Venezuela is a constitutional democracy. In December 2007 the government held a public referendum on a constitutional reform package in which voters narrowly defeated the proposed changes in a generally free and fair electoral process. The following human rights problems were reported: unlawful killings; disappearances involving security forces; torture and other abuse of detainees; harsh prison conditions; arbitrary arrest and detention; corruption, inefficiency and politicization of the judicial system; searches of private homes; official intimidation and attacks on independent media; widespread corruption at all government levels; violence against women; trafficking in persons; and restrictions on trade union rights.
The U.S. government's strategy for promoting democratic principles, practices, and human rights focuses on supporting citizen efforts to strengthen independent civil society, particularly through support to groups working on political pluralism, respect for the rule of law, press freedom, and other human rights. The U.S. government uses public diplomacy, targeted foreign assistance, and cooperation with other governments to advance strategy objectives. These objectives encourage citizen participation, promote human rights, contribute to a free press, and strengthen democratic institutions.
Enhancing political pluralism and respect for the rule of law also remain key U.S. strategic objectives. To help strengthen the country's debilitated political parties, U.S. funding supports nonpartisan projects focused on party renewal and internal democratization. These projects, which the U.S. government offers across the political spectrum, provide technical assistance to enhance party responsiveness to members and constituents.
U.S. programs focused on promoting respect for the rule of law and strengthening judicial processes are providing training to local law enforcement institutions to combat organized crime and money laundering. One grant offers training to judges and prosecutors on due process and criminal investigative procedures. U.S. officials attend criminal trials of persons associated with the political opposition to demonstrate U.S. concern regarding the exercise of due process. Also, U.S. experts conduct programs with NGOs on anticorruption strategies. U.S. officials invite opposition leaders and government supporters to U.S. government events in the country to demonstrate U.S. support for democracy, political tolerance, and rejection of judicial intimidation.
Through a combination of laws governing libel and broadcast media content, legal harassment, and physical intimidation, the government limits freedom of speech and press, creating a climate of self-censorship. Through public diplomacy initiatives, U.S. officials continue to express concerns about government restrictions on freedom of speech and the press. U.S. officials invite media experts to the country to discuss the state of press freedom in Latin America. The United States also hosts conferences to highlight the pivotal role played by a free and independent media in democracies. U.S. programs provide grants to support press freedom seminars for law students, media involvement in human rights reporting, and strengthening the press corps' investigative journalism skills.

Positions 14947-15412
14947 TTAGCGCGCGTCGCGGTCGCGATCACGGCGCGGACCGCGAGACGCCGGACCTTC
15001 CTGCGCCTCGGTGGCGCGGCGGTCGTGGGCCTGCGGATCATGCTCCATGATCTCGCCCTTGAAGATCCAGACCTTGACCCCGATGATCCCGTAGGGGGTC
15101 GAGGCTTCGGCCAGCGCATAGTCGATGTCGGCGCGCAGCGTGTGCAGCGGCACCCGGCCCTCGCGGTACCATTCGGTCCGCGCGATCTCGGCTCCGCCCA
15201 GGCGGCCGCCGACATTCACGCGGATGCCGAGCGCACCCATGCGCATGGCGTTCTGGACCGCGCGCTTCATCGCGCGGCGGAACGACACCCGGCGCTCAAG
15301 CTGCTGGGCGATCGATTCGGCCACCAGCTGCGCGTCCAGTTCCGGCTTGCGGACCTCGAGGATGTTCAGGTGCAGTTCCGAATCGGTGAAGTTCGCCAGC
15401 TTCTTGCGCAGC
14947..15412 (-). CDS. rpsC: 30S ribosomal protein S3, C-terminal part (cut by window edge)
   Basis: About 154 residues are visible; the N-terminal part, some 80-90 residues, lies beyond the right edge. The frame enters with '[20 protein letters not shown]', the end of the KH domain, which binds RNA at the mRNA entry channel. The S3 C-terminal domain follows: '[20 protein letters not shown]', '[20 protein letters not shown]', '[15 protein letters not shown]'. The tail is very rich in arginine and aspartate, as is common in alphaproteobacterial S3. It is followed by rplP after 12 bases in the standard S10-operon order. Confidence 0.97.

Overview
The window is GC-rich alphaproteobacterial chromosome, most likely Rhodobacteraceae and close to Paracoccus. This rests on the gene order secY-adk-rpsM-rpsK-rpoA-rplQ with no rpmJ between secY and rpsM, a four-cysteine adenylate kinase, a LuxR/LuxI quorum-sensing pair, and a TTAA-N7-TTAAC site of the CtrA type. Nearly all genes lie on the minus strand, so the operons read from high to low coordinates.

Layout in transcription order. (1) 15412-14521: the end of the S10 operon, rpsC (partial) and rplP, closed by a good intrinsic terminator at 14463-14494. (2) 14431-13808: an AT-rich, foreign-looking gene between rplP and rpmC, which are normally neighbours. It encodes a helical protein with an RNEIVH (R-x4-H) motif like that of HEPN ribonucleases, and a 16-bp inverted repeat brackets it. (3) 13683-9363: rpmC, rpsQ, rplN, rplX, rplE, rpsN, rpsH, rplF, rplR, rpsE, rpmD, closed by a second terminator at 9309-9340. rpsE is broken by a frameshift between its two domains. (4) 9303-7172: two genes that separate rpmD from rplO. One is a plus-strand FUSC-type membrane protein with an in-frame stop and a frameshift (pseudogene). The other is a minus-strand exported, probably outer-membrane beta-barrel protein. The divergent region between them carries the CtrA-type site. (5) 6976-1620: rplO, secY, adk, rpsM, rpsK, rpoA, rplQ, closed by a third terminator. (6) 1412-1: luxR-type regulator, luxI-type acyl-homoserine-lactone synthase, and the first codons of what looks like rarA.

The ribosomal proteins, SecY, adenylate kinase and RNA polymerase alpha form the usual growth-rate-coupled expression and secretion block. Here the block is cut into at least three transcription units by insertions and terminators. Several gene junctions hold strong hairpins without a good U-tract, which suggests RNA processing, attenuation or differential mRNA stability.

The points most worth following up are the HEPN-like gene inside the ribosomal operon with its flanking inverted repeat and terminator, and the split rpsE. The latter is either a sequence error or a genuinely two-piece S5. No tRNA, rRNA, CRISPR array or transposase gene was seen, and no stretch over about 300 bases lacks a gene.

To address concerns about the government's proposed international cooperation law, the United States works closely with other Western Hemisphere and European partners. If passed, this law would undermine the independence and autonomy of civil society, restrict NGO ability to receive foreign donor support, and give the government greater control over NGOs. The United States provides support for a spectrum of NGOs and other civil society groups, especially those focused on encouraging peaceful debate and conflict resolution. This assistance fosters a culture of democratic participation and tolerance through civic education and by encouraging active citizen engagement in building responsible governance institutions. U.S. programs support strengthening human rights NGOs that are operating in an environment of government pressure and harassment. One program trains human rights organizations and practitioners using strategies successfully employed by human rights defenders in other countries. The program also seeks to increase NGO institutional capacity through exchanges and solidifying links with other human rights groups in the region.
The United States actively works with civil society groups that address labor rights, trafficking in persons, and women's issues. The embassy uses video conferences and exchange visits to raise awareness about human rights issues, such as eliminating violence against women. The United States supports a program to strengthen the ability of labor unions to forge collective bargaining agreements, advocate for worker rights, and educate the public on the importance of worker rights. The United States has supported several NGO efforts to present cases before the Inter-American Commission on Human Rights. The U.S. government continues to stress to the government the need to do more to combat trafficking in persons.
To foster relationship-building on democracy topics, the United States continues a series of exchanges between young political leaders from the United States and Venezuela. One example is a 12-day study tour in Washington D.C., Mississippi, and Colorado for a delegation of Venezuelan citizens representing a wide range of political views.